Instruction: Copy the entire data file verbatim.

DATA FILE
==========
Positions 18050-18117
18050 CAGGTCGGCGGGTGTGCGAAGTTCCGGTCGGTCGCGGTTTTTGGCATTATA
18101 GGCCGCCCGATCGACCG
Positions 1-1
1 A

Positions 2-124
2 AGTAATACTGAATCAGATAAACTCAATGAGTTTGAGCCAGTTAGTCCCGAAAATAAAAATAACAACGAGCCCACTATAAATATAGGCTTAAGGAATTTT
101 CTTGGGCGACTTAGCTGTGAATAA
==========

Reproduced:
Positions 18050-18117
18050 CAGGTCGGCGGGTGTGCGAAGTTCCGGTCGGTCGCGGTTTTTGGCATTATA
18101 GGCCGCCCGATCGACCG
Positions 1-1
1 A

Positions 2-124
2 AGTAATACTGAATCAGATAAACTCAATGAGTTTGAGCCAGTTAGTCCCGAAAATAAAAATAACAACGAGCCCACTATAAATATAGGCTTAAGGAATTTT
101 CTTGGGCGACTTAGCTGTGAATAA